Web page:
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What is the best practice to update a table record most effectively (in my case with a primary key), when not all values are present?

Imagine:

PRIMARY_KEY1, COLUMN_2, COLUMN_3, COLUMN_4, COLUMN_5, COLUMN_6, ...

I always get tuples like (PRIMARY_KEY1, COLUMN_5, COLUMN_4) or (PRIMARY_KEY1, COLUMN_2, COLUMN_6, COLUMN_3) and want to just update them in the fastest way possible without having a database lookup for all other values.

Since I have to to this very fast, I would like to use something like batches for prepared statements in order to prevent massive database requests.

Thanks for all replies!

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are you talking about ad hoc updates in some SQL editor or from within an application? –  amphibient Jan 25 '13 at 22:18
    
"prevent massive database requests." - how massive? a modern RDBMS can handle many transactions.... –  Mitch Wheat Jan 25 '13 at 22:19
    
I forgot to add the java/jdbc tag, so I want to do this in java. I want to process around 50k requests per second of that kind. –  m1schka Jan 25 '13 at 22:23

3 Answers 3

up vote 1 down vote accepted

You can 'cheat' by expecting SQL to fill in the values at row-access time. Eg, this type of statement:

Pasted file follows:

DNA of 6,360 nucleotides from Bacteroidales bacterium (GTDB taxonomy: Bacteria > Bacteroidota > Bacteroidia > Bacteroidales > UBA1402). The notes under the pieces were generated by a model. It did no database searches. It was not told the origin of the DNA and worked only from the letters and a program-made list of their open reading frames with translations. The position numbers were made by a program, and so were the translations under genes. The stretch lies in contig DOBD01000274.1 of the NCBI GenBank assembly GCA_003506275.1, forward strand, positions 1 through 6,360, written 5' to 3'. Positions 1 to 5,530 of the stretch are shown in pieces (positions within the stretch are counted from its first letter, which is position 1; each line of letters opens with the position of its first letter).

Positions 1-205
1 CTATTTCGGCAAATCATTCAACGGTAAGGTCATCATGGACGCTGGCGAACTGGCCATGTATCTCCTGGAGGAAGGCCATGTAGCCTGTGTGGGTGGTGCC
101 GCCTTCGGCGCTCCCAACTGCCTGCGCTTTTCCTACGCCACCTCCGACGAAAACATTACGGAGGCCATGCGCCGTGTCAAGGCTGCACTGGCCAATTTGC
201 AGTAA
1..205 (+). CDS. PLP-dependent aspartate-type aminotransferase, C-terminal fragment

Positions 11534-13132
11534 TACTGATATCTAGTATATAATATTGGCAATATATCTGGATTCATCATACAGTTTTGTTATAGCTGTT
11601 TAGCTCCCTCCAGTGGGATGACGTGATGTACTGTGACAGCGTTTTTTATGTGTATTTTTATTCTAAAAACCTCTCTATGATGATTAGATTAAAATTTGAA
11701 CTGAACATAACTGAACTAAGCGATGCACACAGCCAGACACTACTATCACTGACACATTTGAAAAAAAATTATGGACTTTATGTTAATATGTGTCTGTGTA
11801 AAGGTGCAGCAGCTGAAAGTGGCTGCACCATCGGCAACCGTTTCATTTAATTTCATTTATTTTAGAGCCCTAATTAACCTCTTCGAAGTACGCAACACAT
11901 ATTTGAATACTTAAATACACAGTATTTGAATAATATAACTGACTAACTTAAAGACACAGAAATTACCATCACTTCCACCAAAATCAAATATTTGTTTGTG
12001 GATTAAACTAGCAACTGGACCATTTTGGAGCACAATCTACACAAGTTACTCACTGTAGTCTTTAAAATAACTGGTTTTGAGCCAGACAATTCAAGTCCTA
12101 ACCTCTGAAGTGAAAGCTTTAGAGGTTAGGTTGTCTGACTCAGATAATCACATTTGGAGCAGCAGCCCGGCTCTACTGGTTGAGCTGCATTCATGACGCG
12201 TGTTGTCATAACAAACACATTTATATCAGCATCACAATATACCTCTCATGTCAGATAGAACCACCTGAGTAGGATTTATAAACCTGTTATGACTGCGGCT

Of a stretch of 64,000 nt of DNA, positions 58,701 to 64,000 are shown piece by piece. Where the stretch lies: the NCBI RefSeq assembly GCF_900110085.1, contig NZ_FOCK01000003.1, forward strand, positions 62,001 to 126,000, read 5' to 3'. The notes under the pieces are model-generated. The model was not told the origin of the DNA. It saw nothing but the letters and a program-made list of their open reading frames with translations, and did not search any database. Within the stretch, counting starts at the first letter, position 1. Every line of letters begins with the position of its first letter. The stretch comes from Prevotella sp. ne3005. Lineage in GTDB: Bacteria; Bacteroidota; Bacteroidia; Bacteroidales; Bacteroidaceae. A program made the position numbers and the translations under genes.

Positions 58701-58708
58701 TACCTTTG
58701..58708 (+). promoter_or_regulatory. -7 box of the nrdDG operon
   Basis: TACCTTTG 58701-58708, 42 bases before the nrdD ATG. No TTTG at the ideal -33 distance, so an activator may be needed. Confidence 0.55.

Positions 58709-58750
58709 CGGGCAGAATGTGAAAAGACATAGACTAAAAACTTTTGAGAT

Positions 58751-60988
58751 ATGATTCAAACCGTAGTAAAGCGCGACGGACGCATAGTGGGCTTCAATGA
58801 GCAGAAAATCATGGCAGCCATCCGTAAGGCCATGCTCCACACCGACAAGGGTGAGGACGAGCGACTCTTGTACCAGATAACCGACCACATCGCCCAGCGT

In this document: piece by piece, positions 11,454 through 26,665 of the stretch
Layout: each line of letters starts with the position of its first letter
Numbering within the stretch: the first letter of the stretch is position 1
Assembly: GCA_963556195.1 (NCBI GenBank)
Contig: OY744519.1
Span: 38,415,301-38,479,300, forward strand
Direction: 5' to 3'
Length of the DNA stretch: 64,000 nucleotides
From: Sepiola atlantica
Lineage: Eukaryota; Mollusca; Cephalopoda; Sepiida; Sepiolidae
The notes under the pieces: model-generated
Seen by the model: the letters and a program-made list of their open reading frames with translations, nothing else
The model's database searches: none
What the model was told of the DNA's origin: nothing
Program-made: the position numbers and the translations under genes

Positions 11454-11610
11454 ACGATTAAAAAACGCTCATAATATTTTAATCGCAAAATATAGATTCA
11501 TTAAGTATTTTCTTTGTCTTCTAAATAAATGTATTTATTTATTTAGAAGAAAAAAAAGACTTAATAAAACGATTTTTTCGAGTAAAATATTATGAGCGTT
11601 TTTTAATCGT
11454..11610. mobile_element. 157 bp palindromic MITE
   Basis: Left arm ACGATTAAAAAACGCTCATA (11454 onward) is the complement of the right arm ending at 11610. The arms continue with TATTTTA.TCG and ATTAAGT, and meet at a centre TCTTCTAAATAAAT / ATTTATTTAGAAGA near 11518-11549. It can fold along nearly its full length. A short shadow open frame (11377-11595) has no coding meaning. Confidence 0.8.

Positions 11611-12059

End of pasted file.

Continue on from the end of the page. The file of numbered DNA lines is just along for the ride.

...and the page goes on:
UPDATE MyTable SET (column_1, column_2, ..., column_6)
                      = (COLAESCE(@suppliedValue1, column_1),
                         COLAESCE(@suppliedValue2, column_2),
                         ...,
                         COLAESCE(@suppliedValue6, column_6))
WHERE primary_Key1 = @primaryKey

Then, when filling out the parameters, just leave anything unsupplied null... and you should be good.

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thank you, that's exactly what I need! –  m1schka Jan 28 '13 at 19:20

See this post here,

JDBC batch insert performance

Read it. Then look on the right column of the page under related links for other similar posts You should find all the answers you need in no time.

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you are not required to update the entire row in SQL. just use UPDATEs SET syntax.

UPDATE table SET COLUMN_5 = 'foo', COLUMN_4 = 'goo' WHERE PRIMARY_KEY1 = 'hoo';
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but for that I have to to a single request for each tuple, imagine I want to process around 50,000 per second. –  m1schka Jan 25 '13 at 22:22

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